Time is running out for unlimited deposit insurance
Meanwhile, the window for extending unlimited deposit insurance has closed. In December, the Senate failed to vote on a bill proposed by Senate Majority Leader Harry Reid (D-Nev.) that would have extended unlimited Federal Deposit Insurance Corporation (FDIC) deposit insurance through the end of 2014.
Despite the concerns of smaller banks about the impact this could have on their deposit base, third-quarter data on deposits released by the FDIC continues to support the observation that large deposits (above $250,000) are concentrated in large banks. We continue to believe that there may be some movement of deposits out of commercial banks when the unlimited deposit insurance expires, but we do not know the scope or the speed of such withdrawals. Potential deposit outflows have been estimated anywhere between $100 billion and $300 billion. If these funds were invested directly in short-term securities or government/Treasury money market funds, it could put additional downward pressure on interest rates.
A year in review
Invesco Global Liquidity began 2012 focused on Europe and the hope that policymakers would be able to contain the unfolding banking and sovereign debt crisis that threatened to undermine the region's common currency. While extraordinary liquidity measures by the European Central Bank (ECB) and expanded European Union bail-out funds helped shore up European markets and restore some investor confidence, we will continue to monitor developments in the coming year.
At the same time, the threat of a significant round of downgrades by Moody's Investors Service of global banks and financial institutions, and the possibility of additional money market fund reforms, cast a heavy cloud of uncertainty over short-term markets. While the former was carried out mid-year with very limited market impact, the prospect of additional money market reforms continues to play itself out. And yet, it's worthwhile noting that despite these events as well as a persistent ultra-low (zero) interest rate environment, money market funds have held their own, with a stable core asset base of more than $2.6 trillion as of Dec. 31, 2012, illustrating the vital and important role money market funds continue to serve for investors seeking a convenient and liquid short-term investment vehicle.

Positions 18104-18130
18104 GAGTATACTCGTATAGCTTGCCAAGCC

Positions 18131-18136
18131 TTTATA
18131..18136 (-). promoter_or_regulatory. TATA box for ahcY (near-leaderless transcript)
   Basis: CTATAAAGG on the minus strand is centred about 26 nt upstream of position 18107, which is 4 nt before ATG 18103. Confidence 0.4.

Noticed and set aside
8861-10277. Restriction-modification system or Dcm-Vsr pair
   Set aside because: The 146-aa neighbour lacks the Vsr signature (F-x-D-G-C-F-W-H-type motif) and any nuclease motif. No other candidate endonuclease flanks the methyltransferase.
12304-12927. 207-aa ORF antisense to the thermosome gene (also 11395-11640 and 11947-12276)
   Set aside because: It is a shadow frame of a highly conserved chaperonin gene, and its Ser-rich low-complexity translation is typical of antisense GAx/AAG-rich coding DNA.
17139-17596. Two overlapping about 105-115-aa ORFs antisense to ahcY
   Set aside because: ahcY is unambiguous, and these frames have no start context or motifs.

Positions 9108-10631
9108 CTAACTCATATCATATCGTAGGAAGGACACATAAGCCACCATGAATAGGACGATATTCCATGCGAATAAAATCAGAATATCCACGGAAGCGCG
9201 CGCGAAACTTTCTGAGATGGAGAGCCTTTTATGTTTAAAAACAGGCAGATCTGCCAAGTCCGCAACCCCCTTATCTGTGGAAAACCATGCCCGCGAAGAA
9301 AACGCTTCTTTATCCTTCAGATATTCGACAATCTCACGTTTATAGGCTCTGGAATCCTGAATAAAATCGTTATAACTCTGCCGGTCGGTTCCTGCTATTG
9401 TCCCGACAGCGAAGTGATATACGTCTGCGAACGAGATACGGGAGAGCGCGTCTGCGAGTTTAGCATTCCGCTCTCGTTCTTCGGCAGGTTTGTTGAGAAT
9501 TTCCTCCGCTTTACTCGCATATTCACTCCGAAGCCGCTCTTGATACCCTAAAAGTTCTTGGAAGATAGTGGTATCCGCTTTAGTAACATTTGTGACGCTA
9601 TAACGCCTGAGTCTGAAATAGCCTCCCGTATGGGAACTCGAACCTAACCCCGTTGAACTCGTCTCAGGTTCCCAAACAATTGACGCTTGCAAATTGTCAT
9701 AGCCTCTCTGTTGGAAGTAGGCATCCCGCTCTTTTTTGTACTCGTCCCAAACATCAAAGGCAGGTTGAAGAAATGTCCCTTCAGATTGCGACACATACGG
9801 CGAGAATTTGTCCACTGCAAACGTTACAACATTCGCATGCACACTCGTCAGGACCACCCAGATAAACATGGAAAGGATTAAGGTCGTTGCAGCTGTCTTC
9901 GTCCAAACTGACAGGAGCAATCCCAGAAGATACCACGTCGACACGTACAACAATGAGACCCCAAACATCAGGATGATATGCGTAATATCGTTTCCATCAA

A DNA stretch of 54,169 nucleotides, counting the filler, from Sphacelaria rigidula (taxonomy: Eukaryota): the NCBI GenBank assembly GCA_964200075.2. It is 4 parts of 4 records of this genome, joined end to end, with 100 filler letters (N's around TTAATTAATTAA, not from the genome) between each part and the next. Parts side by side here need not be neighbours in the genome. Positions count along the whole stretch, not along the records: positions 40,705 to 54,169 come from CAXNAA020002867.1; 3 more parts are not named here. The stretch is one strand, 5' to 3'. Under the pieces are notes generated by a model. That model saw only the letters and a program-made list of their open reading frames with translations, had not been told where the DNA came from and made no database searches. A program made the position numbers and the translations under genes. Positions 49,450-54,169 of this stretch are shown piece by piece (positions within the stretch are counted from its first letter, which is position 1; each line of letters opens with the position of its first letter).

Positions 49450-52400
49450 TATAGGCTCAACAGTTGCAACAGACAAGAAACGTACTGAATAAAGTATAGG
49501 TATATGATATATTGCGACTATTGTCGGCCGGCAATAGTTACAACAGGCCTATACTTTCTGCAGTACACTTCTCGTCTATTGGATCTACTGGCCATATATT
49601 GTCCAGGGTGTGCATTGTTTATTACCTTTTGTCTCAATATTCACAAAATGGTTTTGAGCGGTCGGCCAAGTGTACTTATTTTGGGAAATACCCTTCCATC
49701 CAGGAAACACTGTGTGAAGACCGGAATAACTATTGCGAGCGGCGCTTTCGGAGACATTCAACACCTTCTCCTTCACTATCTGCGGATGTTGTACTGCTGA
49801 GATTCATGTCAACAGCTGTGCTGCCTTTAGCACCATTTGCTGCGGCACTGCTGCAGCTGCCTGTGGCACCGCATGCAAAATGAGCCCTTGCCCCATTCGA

Headed into year-end, we prepared portfolios for year-end liquidity conditions. We participated in more term repurchase agreements (term repo) into early January 2013 in order to reduce our reliance on the overnight repo market, as we expect supply to continue shrinking now that most issuers have wrapped up their financing needs for 2012. The year-end uncertainty regarding the fiscal cliff did not translate into significant changes in repo levels. However, we will continue to monitor liquidity conditions in the new year.
Invesco Global Liquidity
This continues to be an evolving environment for money market funds. We believe Invesco Global Liquidity is positioned to help our clients navigate these dynamic events with our judicious investment philosophy, rigorous investment process and ability to respond quickly to ongoing developments.
Our credit team has developed and strictly adheres to a comprehensive set of criteria for evaluating credit risk and identifying high-quality securities, while our portfolio management team constructs and manages the money market portfolios with a commitment to liquidity and to the preservation of principal.